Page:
phamster wrote in post #12878420
but i understand some of Dann.Landau's point too.. if you have one image in mind, then by all means go with that framing..
This is exactly correct. I suppose I possibly misuderstood what was meant by "fill the frame" - if you know that you might need a 8x10 or an 11x14, then yes, you should "fill the frame" for that image ratio while keeping in mind that you might want to also crop to some of the other popular ratios (5x7, 4x6, and lately 16x9 seems to be popular).
But the problem (for me, at least) is that I can't visualize all of those ratios as I shoot. And even though I don't shoot for pay, my family and friends often ask for prints in ratios other than what I might have had in mind when I filled the frame. So the practical approach is to shoot wider than you would otherwise to give yourself room to crop. As I understand it, that is what Pham does and so the answer to the first question is "yes, I shoot wider to give myself room to crop". By all means, yes, if you are shooting an image that is only to fulfill your vision - fill the frame that you see. If you aren't sure what ratio you will need to print the image, you have to do something - that something translates into shooting wide enough to accomodate whatever ratio you might need. It is quite similar to dealing with the differnce between US letter size paper and A4 paper.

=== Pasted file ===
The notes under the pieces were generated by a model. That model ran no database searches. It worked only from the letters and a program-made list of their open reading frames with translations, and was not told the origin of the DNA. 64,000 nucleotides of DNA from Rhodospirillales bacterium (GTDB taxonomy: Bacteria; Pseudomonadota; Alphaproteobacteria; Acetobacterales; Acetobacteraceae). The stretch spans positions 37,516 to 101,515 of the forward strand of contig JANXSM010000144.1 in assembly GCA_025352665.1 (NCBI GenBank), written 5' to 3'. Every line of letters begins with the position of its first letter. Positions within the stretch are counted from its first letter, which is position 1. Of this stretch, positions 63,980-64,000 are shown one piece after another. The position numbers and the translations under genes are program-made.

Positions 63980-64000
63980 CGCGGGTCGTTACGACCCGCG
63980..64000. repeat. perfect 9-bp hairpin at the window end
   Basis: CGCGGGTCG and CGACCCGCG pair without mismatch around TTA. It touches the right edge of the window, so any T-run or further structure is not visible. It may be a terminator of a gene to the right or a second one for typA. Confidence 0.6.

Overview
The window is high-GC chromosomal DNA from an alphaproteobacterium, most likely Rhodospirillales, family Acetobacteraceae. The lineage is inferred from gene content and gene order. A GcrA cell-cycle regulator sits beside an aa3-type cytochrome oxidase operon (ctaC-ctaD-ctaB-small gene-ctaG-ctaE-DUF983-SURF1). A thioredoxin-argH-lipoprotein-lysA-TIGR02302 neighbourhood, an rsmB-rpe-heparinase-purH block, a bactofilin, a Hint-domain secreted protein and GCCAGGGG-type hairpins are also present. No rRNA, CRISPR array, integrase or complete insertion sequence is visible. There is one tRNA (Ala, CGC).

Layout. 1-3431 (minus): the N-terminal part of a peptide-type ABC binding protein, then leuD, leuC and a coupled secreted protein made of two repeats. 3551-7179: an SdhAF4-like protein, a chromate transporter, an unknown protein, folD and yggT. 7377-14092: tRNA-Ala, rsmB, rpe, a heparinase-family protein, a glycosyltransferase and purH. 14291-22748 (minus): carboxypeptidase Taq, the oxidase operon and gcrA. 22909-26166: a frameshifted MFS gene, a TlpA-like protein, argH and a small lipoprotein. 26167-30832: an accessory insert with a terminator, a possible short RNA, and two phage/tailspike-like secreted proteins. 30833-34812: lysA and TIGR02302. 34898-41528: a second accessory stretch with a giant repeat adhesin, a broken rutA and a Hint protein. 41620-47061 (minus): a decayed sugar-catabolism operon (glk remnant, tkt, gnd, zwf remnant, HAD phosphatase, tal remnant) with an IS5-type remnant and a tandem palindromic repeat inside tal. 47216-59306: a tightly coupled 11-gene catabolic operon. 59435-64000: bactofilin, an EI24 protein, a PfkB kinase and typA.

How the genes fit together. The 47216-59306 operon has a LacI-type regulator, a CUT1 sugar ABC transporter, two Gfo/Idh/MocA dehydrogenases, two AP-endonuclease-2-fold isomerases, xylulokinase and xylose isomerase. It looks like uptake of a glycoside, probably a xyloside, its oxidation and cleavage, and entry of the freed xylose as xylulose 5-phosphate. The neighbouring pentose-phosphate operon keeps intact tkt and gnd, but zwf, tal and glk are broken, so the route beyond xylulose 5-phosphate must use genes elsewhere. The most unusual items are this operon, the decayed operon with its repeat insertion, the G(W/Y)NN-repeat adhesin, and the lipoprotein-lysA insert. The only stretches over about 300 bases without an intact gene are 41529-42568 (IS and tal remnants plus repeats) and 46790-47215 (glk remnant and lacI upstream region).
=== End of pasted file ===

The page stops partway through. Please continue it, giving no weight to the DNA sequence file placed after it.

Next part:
The fill the frame comment didn't seem to acknowledge that it doesn't always work that way.
Sigma, it was not a language issue on my part - English is my mother tongue. Didn't know that about the billboards, thanks. But I think we can all agree that we do have some pixels to waste without image quality suffering as long as this wasting is not too drastic.